The Legend of Château Angélus
The time I tasted one of the most prestigious wines in the world
He picks up the bottle, refills their wine glasses and sets it back on the table. If it were any other man in any other film it would hardly matter what the bottle was. But everyone knows that to James Bond, his tipple is always of great importance. Although the bottle label can’t be read, there is a distinctive golden bell on it and to those in the know that is indication enough of just how good a wine Bond and his lady-love Vesper Lynd are sharing in ‘Casino Royale’. It is a prized bottle from the famous Bordeaux (Saint-Emilion) wine house – Château Angélus.
I start with this visual because it is not every day that a brand is deemed worthy of being featured in a Bond film, especially at the request of the film makers themselves. But Château Angélus hardly needs a cult classic to tell of its prestige. It is a classic in its own right, one that predates both the movie and its creator.
In fact, it has a history that dates back to the time of Emperor Napoleon III when it was overlooked as it lay on the Right Bank of the famous Bordeaux estuary, thereby disqualifying it from being classified as a first growth (of the highest quality). That was in 1855 and almost a century later, in 1955, Saint-Emilion decided to classify its wines as Premier Grand Cru Classe – A and B – and Grand Cru Classe. At that time only 2 wines were allowed under the hallowed ‘A’ nomenclature, the others being grouped under ‘B’, which was a very prestigious classification in itself. It was decided that every ten years the classification would be revisited (something the Left Bank abhors till today) and wines would either gain or lose their pedigree tag. While many new Châteaux were added to the ‘B’ series, no additions had been made to the royal couple occupying ‘A’. Until 2012. That’s when two other Châteaux were inducted into this rarest of rare classifications and Château Angélus created history by being on of those two.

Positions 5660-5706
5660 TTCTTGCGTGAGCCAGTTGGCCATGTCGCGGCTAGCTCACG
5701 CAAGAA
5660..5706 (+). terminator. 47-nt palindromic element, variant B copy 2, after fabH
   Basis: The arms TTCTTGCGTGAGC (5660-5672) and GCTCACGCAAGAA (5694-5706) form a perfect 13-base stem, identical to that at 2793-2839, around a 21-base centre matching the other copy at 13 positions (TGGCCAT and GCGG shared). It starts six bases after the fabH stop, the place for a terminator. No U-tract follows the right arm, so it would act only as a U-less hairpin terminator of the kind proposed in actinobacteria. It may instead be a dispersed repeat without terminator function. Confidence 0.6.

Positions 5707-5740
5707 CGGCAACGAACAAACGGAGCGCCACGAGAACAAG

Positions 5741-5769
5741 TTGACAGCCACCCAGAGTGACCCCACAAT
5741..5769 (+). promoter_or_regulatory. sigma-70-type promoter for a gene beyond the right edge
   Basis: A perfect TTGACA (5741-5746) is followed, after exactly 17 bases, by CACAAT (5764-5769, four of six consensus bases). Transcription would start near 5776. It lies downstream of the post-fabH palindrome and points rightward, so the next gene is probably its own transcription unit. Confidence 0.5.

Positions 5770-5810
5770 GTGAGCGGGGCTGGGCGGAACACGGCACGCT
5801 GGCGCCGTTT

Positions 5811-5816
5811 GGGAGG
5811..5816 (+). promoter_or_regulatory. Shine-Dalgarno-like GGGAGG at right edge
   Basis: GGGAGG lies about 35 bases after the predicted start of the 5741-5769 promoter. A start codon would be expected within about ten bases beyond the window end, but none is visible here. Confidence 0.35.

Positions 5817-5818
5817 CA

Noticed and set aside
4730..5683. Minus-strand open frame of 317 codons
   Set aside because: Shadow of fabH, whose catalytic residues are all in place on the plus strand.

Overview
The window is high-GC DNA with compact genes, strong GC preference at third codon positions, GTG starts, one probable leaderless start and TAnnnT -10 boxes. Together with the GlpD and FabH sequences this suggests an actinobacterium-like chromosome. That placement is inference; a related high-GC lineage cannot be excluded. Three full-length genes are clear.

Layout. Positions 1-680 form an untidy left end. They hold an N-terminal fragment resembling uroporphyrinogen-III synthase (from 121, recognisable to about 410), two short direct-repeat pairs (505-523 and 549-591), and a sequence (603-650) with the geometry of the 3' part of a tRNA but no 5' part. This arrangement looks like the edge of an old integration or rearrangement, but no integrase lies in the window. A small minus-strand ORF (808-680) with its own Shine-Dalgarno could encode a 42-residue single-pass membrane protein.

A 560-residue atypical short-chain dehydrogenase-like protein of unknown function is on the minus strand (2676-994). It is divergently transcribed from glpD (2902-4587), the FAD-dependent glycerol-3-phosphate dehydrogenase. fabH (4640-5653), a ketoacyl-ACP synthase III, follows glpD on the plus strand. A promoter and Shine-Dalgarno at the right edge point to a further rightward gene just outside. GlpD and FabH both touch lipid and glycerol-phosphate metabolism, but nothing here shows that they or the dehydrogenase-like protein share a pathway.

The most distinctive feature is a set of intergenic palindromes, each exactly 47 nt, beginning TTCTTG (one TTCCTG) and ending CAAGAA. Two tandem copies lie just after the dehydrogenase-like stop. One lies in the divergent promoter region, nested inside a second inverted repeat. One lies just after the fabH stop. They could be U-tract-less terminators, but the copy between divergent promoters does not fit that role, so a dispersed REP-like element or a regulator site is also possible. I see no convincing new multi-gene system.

Then and Now
The Château has been owned by the Boüard de Laforest family since Maurice de Boüard de Laforest acquired it in 1909. Only a fraction of what it is today, Maurice expanded the area of the estate by including neighbouring plots, as did his sons after him. The estate took on the name of a very old patch of vines in the centre of which the workers could hear the Angélus or church bells ring simultaneously from the three churches that surrounded it.
Today it is run by Hubert de Boüard de Laforest who joined the family business at Angélus in 1976 after extensive studies in the field of winemaking. With him came several modernisations to the wine house, including recent biodynamic practices. Always mindful of the heritage that the land and their vines hold, the winemaker is careful to include new technology so long as it does not limit the effects of the terroir or the natural expression of the wines.
The vineyards are spread over a total of 34 hectares – 27 of which are classified under the Saint Émilion rules as good enough to make Château Angélus. The rest of the land is used to grow their second and third wines – Le Carillon d’Angélus and D’Angélus No. 3 – each exquisite wines in their own right.
Following the traditional blends, approximately half of the vineyards are planted with Merlot. The rest is covered by Cabernet Franc and a mere 3 percent of the vineyards grow Cabernet Sauvignon. It is the Cabernet Franc to which de Boüard attributes Angélus’s uniqueness. Though slow to develop, this grape brings elegance and sophistication to the wines of the Château.
Recently, the Château and its current owners were in Delhi to share some of their wine with a few of us lucky guests. Organised by importer Amphora Wines, the dinner showcased four wines – the stately Angélus 2006, Le Carillon d’Angélus 2011, D’Angélus No. 3 2008 and Hubert de Boüard’s newest baby of sorts – the Grand Cru Silver Bell 2010.
The experience was nothing short of exhilarating. Following the traditional blend of Cabernet Franc, Merlot and Cabernet Sauvignon, the flagship wine was complex, deep and brooding with a smoky-toasty complexity yet approachable and fruity with a sense of cognisance. About 100,000 bottles of Angélus are produced annually, and in India the 2006 vintage commands a whopping MRP of Rs 2,01,000. Le Carillon, as the house’s second wine, is priced at MRP Rs 53,360. Understandably these wines are only ordered on special request and can be found with select hotels.
Also made by Hubert de Boüard, Silver Bell is a more recent label made at a different estate which falls under the Grand Cru classification. It is a wine that is much simpler in style and exploit, but one that undoubtedly reflects the glory and magnificence of its elder siblings. Add to that the fact that it is much more affordable and it perhaps makes good sense for the Indian market. Ranjit Gupta, the man behind Amphora Wines clarifies that in the price sensitive market like India, the Angélus no. 3 which retails at Rs 8,995 and Silver Bell at Rs 6,845 will be the point of focus.
Overall the wines of Angélus showed a symphony between past and present, and gave us an idea of how the future will shape up for this revered Saint-Emilion appellation.